It’s those kind of behavioral changes that buoy Wishner’s resolve. ”We’d love to see skin cancer get the kind of national public awareness that other diseases like Alzheimer’s have gotten, especially in the golf community,” says Wishner. To that end, he’s seeking a professional golfer who would like to champion the cause and continues to plan exciting events in conjunction with golf tournaments across the country.

If you’d like to sponsor a Sun Safe Tee event at your organization then email Mark Wishner at mwishner {AT} sunsafetee {DOT} org. For more information about Sun Safe Tee, visit their website at SunSafeTee.org.

Photo credit: FCC, Makelessnoise

Guest post written by Susan Russo.

4 Back-to-School Habits For a Healthy Family

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Millions of kids across the country will be starting school this week and learning new routines. It’s not a bad idea for moms and dads too. (Starting new routines, not retaking 6th grade).

Even if they don’t need help with fractions, your kids could you use some help from Mom and Dad. Kids who see parents engaged in healthy behaviors are more likely to follow their lead. With that in mind, here are few tips to help make back-to-school time a little easier and healthier for the whole family.

1. Sleep TIme: Establish a light outs time when everyone needs to be in bed. Kids need anywhere from 8 to 11 hours of sleep per night, depending on their age, activity level, and personal needs. Parents could benefit from more sleep too. So set your alarm at night to tell you when to go to bed to ensure you get at least 7 to 8 hours of sleep. And don’t hit the snooze button when it goes off.

2. Eat Meals Together: Studies show that children who eat meals with their families are less likely to have behavioral problems, more likely to do well in school, and more likely to have a healthier diet. It doesn’t have to be dinner. Any meal counts, including breakfast.

3. Digital & Device-Free Time: Set a time, maybe 30 or 60 minutes a day, when everyone in the family has to be digital and device-free — no texting, emailing, tweeting, or pinning.

4. Move Together: We all know exercise is good for us. It’s especially important for kids. According to Let’s Move.gov, 8 to 18 year-olds spend an average of 7.5 hours a day using digital devices such as computers and cell phones, while only 1/3 of high school students get the recommended level of physical activity. Set times when the family will do something fun and active together: it could be Sunday morning bike rides, Friday afternoon swims, or nightly dancing to Wii. My 10-year-old niece highly recommends Just Dance 3 with Katy Perry.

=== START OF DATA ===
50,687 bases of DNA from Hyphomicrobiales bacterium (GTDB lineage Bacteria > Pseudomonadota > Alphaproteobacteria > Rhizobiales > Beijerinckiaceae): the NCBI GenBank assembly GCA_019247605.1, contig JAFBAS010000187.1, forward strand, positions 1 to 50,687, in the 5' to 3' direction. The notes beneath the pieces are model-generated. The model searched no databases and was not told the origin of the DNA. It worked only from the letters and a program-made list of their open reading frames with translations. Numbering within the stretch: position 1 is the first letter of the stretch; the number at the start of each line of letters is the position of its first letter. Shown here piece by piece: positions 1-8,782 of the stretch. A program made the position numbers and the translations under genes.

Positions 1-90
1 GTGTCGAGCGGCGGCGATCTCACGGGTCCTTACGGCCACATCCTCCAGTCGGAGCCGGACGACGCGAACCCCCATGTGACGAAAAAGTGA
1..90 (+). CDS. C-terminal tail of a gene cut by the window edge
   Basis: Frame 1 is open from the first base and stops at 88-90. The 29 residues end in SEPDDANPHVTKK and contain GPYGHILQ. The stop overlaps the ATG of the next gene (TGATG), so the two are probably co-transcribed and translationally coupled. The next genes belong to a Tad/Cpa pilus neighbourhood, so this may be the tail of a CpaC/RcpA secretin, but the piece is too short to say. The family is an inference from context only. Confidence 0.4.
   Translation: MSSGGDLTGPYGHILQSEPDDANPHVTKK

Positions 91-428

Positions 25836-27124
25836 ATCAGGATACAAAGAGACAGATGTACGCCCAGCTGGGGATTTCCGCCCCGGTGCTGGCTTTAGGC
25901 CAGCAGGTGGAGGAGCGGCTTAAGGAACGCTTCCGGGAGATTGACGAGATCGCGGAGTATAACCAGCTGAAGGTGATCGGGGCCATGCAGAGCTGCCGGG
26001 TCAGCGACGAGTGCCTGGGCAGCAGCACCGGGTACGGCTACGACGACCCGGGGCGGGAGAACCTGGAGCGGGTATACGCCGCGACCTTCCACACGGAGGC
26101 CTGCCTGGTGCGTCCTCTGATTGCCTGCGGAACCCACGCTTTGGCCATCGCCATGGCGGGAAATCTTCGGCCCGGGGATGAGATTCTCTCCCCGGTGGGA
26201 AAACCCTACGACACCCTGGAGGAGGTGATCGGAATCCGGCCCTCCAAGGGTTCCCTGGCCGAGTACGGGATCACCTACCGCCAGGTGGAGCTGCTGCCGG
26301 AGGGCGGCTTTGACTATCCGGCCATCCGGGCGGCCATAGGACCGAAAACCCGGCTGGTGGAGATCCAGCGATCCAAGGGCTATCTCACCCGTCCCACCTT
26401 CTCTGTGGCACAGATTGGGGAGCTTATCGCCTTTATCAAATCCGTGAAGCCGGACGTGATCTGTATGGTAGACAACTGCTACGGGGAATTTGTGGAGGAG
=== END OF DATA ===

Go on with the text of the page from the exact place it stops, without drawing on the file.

What are your healthy family habits? Please share them with us below.

Photo credit: FCC, USDAgov

Great Hack to Help Your Kid with Eczema

Kids with eczema suffer terrible itching. We know that one of the best defenses against itching is applying lotions — lots of it — every day. But how do you get your child to do it? I’ll show you a great tip to help your child apply his lotion every day.

How about you? Got any tips to share for parents? Any suggestions for helping kids apply lotion more regularly? Please share them in the comment section below.

Why You Shouldn’t Use Your Kid’s Sunscreen

A mom came into my office the other day complaining of acne. She had switched from her regular sunscreen to her kid’s sunscreen thinking it would be gentler on her face. But her acne got worse.

That’s because kid’s sunscreens are meant to be extra protective, so their ingredients are more likely to clog pores in adults, leading to acne.

I told her to use an adult “non-comedogenic” or non-pimple forming facial sunscreen such as Neutrogena Clear Face Liquid Lotion Sunblock SPF 55 or Aveeno Continuous Protection Sunblock for the Face, SPF 30.

Save the kid’s sunscreen for little Olivia. I also don’t recommend using her Desitin. But that’s for another post.

Photo credit: E-13ss

How To Use Alcohol Sanitizer Correctly

Did you pack an alcohol sanitizer in your child’s backpack? Bacteria love to hang-out at schools and methicillin resistant staph aureus (MRSA) is a bacterial bad-boy that you want your children to stay away from. Alcohol sanitizers are a great way to reduce the risk of infection. Be sure you choose one with at least 60% alcohol, and be sure to use it right way. Not sure how? Watch and I’ll show you.